The Stories We Tell

With the Imagining the Divine exhibition now open, Robert Bracey discusses the process of conveying messages through labels, and the particularly difficult example of the Bamiyan Buddhas. 

“There is an inexpungeable relativity in every representation of historical phenomena. The relativity of the presentation is a function of the language used to describe and therefore constitute past events as possible objects of explanation and understanding.”

– Hayden White

Postmodernism on my bookshelves, mostly untouched for the last decade
Postmodernism on my bookshelves, mostly untouched for the last decade

About twenty years ago the trendy theory in historiography was postmodernism. If you read books about the theory of history, which is a sufficient limitation to make ‘trendy’ a doubtful adjective, then they were about postmodernism and filled with talk of tropes, performance, referents, the end of grand narratives, and the critique of historical truth. Today it is all rather out of fashion. In fact I listened to a recent LSE talk which wanted to blame a handful of French philosophers for Donald Trump.

That central critique of postmodern theory was that there was no necessary relationship between the stories we tell about the past, history, and what actually happened in the past. Though historians use sources these can be made to ‘speak’ in a variety of ways. And nothing exemplifies this better than the museum label.

Bamiyan Buddha
Photo: © Afghanistan Embassy

Let us take an example from the Imagining the Divine exhibition which opened a few days ago. The central room features a photograph of a rock-cut image of the Buddha from Afghanistan. That image, like most objects in modern exhibitions, is accompanied by a label a bit like this:


Okay, this is not the actual label we used, but it is a perfectly usable label. The story it contains is true, the Hunnic peoples who are often seen as destructive were in fact active patrons of Buddhism. Of course the term Hun is potentially confusing as an audience might think of Attila and not the Hephthalite/Alchon/Western Turk rulers referred to here; and in terms of ease of reading it is usually best to start with the object first and then context second, swapping the order of the sentences, but those are minor niggles. The real problem with this label is that the exhibition Imagining the Divine has nothing to do with Huns, it is about the development of religious iconography, so how about:


No, this is not the label from the exhibition either. And aside from the wording being a bit clumsy this is not really the story I would want to tell. Yes, it is true that Gandharan artists in the early centuries AD had a cosmopolitan outlook. Shortly before the Second World War French Archaeologists found a merchants store at Begram, just eighty miles from Bamiyan, which contained examples of Greek, Indian, and Chinese art. The artists of this region could, and did, draw on all of those various traditions when they made their first images of the Buddha. And while that story is in the exhibition it is not really the one I want to tell with a late object like the Bamiyan Buddha. Here we are nearing the end of the Buddhist section and want to say:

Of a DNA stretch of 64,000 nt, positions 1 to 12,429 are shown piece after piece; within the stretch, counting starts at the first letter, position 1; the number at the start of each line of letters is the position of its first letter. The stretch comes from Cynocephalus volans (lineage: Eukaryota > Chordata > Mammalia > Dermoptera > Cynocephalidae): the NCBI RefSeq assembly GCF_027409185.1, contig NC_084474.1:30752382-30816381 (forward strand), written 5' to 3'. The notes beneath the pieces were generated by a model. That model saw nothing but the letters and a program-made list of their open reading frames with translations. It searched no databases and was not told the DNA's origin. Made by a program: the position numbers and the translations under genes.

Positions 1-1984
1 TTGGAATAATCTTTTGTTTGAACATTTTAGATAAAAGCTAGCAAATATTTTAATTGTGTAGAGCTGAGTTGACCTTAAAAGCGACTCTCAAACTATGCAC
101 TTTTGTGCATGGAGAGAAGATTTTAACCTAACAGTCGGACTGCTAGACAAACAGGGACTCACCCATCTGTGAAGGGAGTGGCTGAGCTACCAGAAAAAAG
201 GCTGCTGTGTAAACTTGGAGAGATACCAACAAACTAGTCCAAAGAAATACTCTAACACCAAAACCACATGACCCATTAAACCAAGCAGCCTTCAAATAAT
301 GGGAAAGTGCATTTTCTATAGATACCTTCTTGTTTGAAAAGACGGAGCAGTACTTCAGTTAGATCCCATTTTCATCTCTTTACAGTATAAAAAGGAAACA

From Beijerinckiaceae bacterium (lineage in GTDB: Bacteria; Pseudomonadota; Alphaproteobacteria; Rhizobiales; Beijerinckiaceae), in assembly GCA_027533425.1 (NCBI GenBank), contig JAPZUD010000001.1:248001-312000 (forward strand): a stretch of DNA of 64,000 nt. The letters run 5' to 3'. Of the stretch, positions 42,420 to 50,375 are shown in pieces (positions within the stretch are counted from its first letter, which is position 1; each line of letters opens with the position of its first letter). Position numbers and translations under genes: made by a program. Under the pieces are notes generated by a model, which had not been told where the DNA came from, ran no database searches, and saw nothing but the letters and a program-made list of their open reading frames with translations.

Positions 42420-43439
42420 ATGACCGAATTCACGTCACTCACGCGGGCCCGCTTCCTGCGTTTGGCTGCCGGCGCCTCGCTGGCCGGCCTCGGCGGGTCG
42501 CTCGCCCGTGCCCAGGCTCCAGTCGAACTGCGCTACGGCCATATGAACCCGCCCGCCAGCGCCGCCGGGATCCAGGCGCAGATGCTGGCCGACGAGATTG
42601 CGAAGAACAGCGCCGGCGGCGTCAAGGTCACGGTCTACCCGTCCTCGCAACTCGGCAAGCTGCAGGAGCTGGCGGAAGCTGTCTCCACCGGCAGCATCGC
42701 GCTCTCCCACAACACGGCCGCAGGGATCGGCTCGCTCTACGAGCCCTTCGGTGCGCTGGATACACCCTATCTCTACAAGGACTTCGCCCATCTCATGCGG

This is still not the label we used, but hopefully the point of that postmodern critique should be clearer by now. All of these are different stories, they frame the image in different ways, yet they are all ‘true’. Okay, the ‘getting bigger’ might be misleading; I’m not actually sure the Bamiyan image received worship; and not all images that became focuses of worship were colossal. But the trend is definitely that way – colossal images become more common as images move to the centre of worship. The point is that there are lots of true stories, and there is no compelling methodological reason why we should tell one rather than the other, why we slight the Huns, or Gandharan artists, in favour of how Buddhist religious practice changed – beyond our current interests.

The remains of an image shrine.
The remains of an image shrine.

There is, of course, a reason why we would use an image of the Buddha at Bamiyan. This picture taken by Kurt Behrendt at the Metropolitan Museum shows the remains of an image shrine – with no image. There are a lot of these in Gandhara, where they were popular hundreds of years before the Bamiyan images were made – and they are almost all missing their images. The reason is simple, the images were made of a stucco that without constant maintenance would be destroyed by exposure to the elements. The Bamiyan image was also made using wood, stucco, and paint but over a core that was carved from the rock, and that core ensured its survival as one of the earliest examples from the general region discussed in the show. Which is why an image of Bamiyan needed to feature in the show and suggests another label:


No, this was not the label we used either, and this one has a subtext. While it serves the useful task of telling the reader about the construction and original appearance of the image doing so also emphasises that the image, at least as Xuanzang experience it, does not survive. Hayden White wrote a whole book. Metahistory, about how important the sub-text, or as he called it the trope, the historian applied could radically change the readers understanding. In this case the reason that pointing out, entirely correctly, that this picture shows the badly damaged remains of an image, not a surviving one, creates a subtext is because of the label the lead curator, I, and our Islamic specialist agreed should not appear: